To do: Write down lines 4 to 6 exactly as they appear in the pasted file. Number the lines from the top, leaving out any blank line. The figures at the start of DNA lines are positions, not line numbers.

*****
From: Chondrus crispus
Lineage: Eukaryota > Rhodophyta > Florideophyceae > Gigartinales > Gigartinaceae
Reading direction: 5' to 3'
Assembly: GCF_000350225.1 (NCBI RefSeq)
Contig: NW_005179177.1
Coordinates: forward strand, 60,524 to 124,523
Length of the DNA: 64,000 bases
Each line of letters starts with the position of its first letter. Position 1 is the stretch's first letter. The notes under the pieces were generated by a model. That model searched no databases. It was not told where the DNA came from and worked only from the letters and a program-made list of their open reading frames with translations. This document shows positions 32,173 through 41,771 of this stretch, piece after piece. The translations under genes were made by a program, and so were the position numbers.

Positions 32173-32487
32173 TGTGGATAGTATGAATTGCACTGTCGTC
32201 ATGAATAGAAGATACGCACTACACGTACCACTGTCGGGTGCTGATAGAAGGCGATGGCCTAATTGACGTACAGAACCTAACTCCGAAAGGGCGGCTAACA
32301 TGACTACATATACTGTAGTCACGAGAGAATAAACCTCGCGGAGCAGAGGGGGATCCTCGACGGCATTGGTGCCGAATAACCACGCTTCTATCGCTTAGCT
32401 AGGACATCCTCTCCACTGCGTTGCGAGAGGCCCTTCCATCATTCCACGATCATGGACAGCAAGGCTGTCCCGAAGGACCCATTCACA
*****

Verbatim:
Assembly: GCF_000350225.1 (NCBI RefSeq)
Contig: NW_005179177.1
Coordinates: forward strand, 60,524 to 124,523